The Florida Nursing Diploma Scheme: 3 Things You Need to Know


In January 2023, The Department of Justice U.S. Attorney’s Office of the Southern District of Florida announced Operation Nightingale, a takedown of a massive nursing diploma fraud scheme involving six Florida schools.

The operation was named after Florence Nightingale, who is widely regarded as the founder of modern nursing due to her work organizing care for wounded soldiers in the Crimean War. 

What happened?

In the scheme which lasted several years, 25 individuals are alleged to have been involved in selling fraudulent diplomas and transcripts, allowing more than 7,600 would-be nurses to skip required educational components before taking the national nursing board exam.

Nearly 40% of the individuals who purchased fake diplomas and/or transcripts went on to pass the exam. This made them eligible to provide care to patients in nursing homes, assisted living facilities, Veterans Health Administration (VA) hospitals, and other healthcare facilities.

The schools involved in the scheme have since been closed. They are:

  1. Siena College
  2. Quisqueya Health Care Academy 
  3. Quisqueya Nursing School 
  4. Florida College of Health 
  5. Sacred Heart International Institute 
  6. Palm Beach School of Nursing 
How did the scheme work?

Purchasers spent up to $15,000 per person in exchange for fraudulent diplomas and transcripts. This allowed them to skip hundreds of hours of training and experience required to obtain nursing licenses. In total, $114 million exchanged hands in the scheme over the course of several years.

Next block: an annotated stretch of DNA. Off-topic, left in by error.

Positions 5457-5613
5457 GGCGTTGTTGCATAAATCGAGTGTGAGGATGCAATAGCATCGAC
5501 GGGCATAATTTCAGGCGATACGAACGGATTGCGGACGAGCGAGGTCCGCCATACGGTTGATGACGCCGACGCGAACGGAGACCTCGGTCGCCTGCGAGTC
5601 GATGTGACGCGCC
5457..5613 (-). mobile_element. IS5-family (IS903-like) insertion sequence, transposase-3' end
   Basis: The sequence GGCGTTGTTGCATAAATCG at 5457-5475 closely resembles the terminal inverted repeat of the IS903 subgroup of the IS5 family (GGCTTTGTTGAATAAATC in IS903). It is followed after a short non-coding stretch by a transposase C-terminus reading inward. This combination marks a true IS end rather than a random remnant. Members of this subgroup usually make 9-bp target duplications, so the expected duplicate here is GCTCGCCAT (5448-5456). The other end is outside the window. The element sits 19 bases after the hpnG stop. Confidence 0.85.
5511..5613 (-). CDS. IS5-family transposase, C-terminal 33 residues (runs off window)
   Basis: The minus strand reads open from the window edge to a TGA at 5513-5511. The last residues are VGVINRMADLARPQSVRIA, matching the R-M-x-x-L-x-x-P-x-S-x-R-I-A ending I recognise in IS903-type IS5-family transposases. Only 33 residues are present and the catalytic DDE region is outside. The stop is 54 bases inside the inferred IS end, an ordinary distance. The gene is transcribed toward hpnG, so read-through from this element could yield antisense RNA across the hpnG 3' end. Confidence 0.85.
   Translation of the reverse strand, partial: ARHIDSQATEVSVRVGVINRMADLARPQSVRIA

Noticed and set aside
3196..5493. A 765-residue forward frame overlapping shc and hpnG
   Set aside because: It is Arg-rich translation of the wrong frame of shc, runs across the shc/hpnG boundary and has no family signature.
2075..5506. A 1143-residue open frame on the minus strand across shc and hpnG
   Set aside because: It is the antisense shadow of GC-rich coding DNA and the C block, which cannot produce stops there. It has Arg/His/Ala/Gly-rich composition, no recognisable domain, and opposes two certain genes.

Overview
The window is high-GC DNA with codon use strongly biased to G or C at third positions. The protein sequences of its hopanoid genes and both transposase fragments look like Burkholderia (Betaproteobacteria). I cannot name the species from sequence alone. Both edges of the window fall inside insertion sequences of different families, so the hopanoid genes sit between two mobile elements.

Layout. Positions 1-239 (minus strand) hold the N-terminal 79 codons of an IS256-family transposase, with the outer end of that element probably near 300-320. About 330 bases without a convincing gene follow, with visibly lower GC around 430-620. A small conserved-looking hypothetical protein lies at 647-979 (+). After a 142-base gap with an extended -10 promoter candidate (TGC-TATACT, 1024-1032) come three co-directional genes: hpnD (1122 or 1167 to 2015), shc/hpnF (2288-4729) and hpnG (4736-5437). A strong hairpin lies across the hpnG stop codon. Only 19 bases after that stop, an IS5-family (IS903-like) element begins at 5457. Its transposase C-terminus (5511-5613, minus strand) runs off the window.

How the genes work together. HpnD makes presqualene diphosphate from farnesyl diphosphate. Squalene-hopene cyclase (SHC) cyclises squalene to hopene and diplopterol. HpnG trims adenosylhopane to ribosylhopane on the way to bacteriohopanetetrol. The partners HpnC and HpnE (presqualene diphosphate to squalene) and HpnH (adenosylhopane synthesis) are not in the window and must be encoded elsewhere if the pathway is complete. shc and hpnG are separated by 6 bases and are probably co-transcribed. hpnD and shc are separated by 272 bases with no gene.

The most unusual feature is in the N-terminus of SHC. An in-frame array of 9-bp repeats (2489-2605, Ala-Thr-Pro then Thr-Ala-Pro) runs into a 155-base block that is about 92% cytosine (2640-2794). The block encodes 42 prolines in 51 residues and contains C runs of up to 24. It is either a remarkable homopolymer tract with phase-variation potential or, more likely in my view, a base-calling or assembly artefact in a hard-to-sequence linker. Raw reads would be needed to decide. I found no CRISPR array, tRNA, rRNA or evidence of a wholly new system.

The Aftermath

Four months later, there are a number of developments in the case:

  1. Many states have taken action against nurses who participated in the scheme, ranging from rescinded/suspended licenses to formal charges. 
  2. Five of the 25 defendants have pleaded guilty to wire fraud conspiracy so far. They will be sentenced on July 27, each facing up to 20 years in federal prison. From the U.S. Attorney’s Office, Southern District of Florida:

“During guilty plea hearings before U.S. District Judge Raag Singhal, D. Lopez, Legagneur, Seide, and Saint Preux admitted to soliciting and recruiting people who sought nursing credentials that would allow them to work as registered, licensed practical, or vocational nurses. They also admitted to working with Palm Beach School of Nursing to create and distribute fraudulent diplomas and transcripts representing that the aspiring nursing candidates had attended the school and completed the necessary courses and clinicals to obtain their nursing diplomas…K. Lopez admitted that, in her role as Palm Beach School of Nursing’s Finance Director, she processed applications for individuals who were issued fraudulent nursing school diplomas and transcripts and that each student paid the school $15,000 for the documents. The defendants all admitted to profiting from the scam.”

  1. Many nurses who attended the involved schools claim they earned their licenses legitimately, having completed all of their required coursework and passed the national nursing board exam. Some of these nurses have lost their jobs and/or licenses, and continue to fight to prove their innocence. These schools were previously accredited, and the fraud was only perpetrated for certain participants, not all students.
Employers: Stay Vigilant

It is estimated that fraudulent diplomas and transcripts are a $7 billion per year (and growing) industry worldwide. Healthcare employers: Stay vigilant and implement a thorough background screening program including education verification and a license management system.

Contact PreCheck today to build a screening program for your organization as a first line of defense against fraud.